4. Let’s just say it’s a good thing for Selig that the Rays scored a run in the 6th because if he’d followed the rules and suspended the game, giving a victory to the Phillies, the rest of baseball nation would have cried bloody murder. Sports writers and most baseball fans would have hated that call even if it were technically correct, and I’m sure the commissioners would have, at some point, revised the rule to make it so that no playoff series could end with a suspended game.

    It’s pretty remarkable that no World Series has ever ended with a suspended game isn’t it? Given that the series takes place in the fall and often in the Northeast, you’d think that it would have happened at least once.

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    brayden

    October 29, 2008 at 2:41 am

  5. Brayden sez: “Though I wonder about your implicit assumption (if I understand you correctly) that Selig would have been making the right call had he suspended the game even with the Phillies ahead. For one thing, the Phillies would have cried bloody murder.”

    and

    Ezra sez: “Let’s just say it’s a good thing for Selig that the Rays scored a run in the 6th because if he’d followed the rules and suspended the game, giving a victory to the Phillies, the rest of baseball nation would have cried bloody murder.”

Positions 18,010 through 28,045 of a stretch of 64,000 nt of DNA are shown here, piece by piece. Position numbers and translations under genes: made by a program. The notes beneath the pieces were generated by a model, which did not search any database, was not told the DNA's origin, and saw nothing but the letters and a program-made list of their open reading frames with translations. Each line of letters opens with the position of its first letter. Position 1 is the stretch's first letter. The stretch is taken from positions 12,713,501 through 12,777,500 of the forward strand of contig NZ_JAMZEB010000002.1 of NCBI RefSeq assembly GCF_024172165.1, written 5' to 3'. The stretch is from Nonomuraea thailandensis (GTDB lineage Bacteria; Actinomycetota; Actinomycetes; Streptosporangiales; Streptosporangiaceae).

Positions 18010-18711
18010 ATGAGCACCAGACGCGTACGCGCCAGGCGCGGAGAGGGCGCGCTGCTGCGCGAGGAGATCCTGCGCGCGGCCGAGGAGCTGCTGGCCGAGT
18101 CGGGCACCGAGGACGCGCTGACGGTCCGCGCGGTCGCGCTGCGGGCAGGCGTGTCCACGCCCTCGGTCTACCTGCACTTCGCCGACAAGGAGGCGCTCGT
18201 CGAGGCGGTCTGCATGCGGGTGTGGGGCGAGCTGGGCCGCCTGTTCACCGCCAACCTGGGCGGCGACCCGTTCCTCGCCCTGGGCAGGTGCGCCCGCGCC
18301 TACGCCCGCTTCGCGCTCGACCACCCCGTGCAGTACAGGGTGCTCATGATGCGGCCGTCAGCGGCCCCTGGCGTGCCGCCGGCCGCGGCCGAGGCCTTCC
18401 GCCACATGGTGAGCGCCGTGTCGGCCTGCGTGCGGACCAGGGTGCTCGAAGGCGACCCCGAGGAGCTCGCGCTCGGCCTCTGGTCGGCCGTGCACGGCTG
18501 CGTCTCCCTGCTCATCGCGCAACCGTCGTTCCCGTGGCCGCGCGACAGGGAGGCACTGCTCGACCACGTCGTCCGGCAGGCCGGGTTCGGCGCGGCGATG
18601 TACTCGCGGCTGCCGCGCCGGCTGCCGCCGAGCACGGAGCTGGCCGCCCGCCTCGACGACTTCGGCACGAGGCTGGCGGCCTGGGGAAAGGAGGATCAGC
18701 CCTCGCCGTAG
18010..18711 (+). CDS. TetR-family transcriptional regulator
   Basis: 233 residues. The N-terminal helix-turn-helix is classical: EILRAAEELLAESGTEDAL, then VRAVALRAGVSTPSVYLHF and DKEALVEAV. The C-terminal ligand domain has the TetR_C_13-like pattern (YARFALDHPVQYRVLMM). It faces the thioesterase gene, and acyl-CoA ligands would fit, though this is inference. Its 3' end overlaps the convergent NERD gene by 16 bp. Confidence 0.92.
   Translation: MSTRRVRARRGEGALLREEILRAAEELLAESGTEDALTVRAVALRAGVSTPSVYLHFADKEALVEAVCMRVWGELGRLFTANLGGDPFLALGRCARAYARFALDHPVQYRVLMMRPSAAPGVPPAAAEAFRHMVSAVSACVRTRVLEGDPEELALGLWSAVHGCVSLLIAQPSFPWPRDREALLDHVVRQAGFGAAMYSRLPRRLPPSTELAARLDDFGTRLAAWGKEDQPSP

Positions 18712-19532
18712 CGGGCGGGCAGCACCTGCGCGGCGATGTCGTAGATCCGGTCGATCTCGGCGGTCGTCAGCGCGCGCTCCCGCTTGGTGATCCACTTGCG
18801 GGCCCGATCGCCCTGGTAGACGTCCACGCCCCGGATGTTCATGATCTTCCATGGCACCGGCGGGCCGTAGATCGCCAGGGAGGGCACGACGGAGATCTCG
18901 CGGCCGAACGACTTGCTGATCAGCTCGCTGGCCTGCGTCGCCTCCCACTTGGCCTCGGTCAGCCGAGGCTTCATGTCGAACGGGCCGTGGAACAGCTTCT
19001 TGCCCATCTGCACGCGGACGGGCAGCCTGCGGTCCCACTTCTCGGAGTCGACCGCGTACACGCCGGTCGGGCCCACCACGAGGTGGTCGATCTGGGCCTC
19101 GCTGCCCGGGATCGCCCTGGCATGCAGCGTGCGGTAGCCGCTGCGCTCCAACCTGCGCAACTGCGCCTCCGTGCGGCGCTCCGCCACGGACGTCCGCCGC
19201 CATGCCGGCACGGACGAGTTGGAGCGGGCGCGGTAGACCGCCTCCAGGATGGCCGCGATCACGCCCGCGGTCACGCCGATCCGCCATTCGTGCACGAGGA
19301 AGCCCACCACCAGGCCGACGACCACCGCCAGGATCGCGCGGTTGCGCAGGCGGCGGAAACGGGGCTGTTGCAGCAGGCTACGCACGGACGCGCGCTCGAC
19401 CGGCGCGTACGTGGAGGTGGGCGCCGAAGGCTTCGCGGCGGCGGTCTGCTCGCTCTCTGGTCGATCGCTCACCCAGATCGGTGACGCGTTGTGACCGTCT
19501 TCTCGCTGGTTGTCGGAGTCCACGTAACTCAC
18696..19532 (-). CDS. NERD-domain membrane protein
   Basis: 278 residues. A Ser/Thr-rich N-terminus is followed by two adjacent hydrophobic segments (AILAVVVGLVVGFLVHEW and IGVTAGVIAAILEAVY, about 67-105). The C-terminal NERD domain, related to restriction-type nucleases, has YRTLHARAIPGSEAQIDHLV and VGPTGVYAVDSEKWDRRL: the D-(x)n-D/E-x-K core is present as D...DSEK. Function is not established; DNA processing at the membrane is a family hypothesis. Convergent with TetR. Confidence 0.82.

Not me. As a life long Phillies fan(whiner), I can clearly see this as yet another attempt to make life miserable for us and justify our self-hating. A win is a win, unless of course, it’s the Phillie. There is nothing honorable at all in dumping the rules just to make us warm and fuzzy. We’ll take it. If all the world can live with Brazil’s 2002 World Cup win on penalty kicks, then it can accept a rain cancellation World Series win. And if you buy into the whole purity schtick, then my friend Pete Rose wants you at his next poker game.

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    fabiorojas

    October 29, 2008 at 3:04 am

  6. As a foreigner, naturally baseball means nothing and its alleged traditions matter to me not a whit, except insofar as you have to put up with a particular brand of nostalgic sports writing and broadcasting every year when the season begins. Whenever that is. But now I live in America and have a son, which means I’m probably going to have to learn the rules. I find this an appalling prospect, to be frank.